Refugee families' arrivals in Cincinnati canceled, Catholic Charities says

Posted at 4:49 PM, Jan 30, 2017
and last updated 2017-01-30 19:37:43-05

CINCINNATI -- The arrival of four refugee families due to be relocated in the Greater Cincinnati area has been canceled, Catholic Charities Southwestern Ohio announced Monday.

The families were due to arrive from Bhutan, Somalia and Syria, but their trips were canceled on short notice by the U.S. government, Kelly Anchrum, communications director for the local Catholic Charities, said. The group believes the cancelation was directly related to President Donald Trump's executive order banning citizens from seven Muslim-majority countries -- including Syria and Somalia -- from entering the U.S.

"To suddenly slam the door only hours before a refugee family is about to depart for the United States for safety, we believe, is cruel, heartless and an outrage to respecting human dignity," Anchrum said.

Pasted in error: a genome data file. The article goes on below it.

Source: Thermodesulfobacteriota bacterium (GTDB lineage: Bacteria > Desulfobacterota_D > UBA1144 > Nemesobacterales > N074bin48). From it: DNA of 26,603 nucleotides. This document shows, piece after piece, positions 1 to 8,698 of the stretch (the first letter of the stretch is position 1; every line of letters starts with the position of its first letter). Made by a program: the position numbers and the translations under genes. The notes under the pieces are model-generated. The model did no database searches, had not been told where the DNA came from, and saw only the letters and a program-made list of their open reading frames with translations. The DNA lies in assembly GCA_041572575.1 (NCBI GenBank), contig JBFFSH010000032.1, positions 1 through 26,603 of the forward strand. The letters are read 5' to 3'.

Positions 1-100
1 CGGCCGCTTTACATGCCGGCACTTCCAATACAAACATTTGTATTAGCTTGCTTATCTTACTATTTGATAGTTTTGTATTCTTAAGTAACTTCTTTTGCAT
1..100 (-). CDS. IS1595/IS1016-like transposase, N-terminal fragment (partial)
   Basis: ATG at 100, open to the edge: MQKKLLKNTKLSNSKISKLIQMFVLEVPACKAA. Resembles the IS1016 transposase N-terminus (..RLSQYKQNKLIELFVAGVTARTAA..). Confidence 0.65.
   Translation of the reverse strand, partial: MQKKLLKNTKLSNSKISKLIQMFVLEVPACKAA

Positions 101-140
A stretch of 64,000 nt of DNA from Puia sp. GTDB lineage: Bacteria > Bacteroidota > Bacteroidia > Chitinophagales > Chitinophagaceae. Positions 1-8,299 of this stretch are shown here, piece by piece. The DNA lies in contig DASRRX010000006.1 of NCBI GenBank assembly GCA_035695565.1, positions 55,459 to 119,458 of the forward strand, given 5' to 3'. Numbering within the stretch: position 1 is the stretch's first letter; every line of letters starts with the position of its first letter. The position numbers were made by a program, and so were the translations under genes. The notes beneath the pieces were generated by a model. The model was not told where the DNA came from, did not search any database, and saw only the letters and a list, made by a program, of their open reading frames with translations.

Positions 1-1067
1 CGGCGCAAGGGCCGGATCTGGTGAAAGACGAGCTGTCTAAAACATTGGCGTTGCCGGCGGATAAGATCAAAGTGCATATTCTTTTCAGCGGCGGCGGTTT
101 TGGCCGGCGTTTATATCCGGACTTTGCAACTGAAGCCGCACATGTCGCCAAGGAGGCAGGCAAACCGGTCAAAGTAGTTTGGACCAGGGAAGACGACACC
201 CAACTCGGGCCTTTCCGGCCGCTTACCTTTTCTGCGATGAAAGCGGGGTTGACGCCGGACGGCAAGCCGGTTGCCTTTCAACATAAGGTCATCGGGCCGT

Bhutan was not among the countries specifically named under Trump's order, but the order also stopped all admission of refugees to the U.S. for 120 days. According to the CIA's World Factbook, about 18,000 refugees from Bhutan are housed in UN camps in Nepal after they fled or were forced out of Bhutan in the '90s.

Despite the ban, Trump wrote Sunday that the U.S. would continue showing "compassion to those fleeing oppression." He wrote that the order would protect the country from terrorists.

"My first priority will always be to protect and serve our country, but as president I will find ways to help all those who are suffering," he wrote.

Anchrum said she believed the rigorous process already in place for screening refugees before the ban was a safe system.

"The latest executive order related to refugees creates a chilling effect for those who believe in the American tradition of being a nation dedicated to freedom and welcoming anyone who is persecuted based on race, ethnicity or religion," Catholic Charities said in a news release.

Forced displacement is at the highest level since World War II, with more than 65 million people displaced around the world, according to Catholic Charities.

"To turn our backs is not American and not Christian," the group said.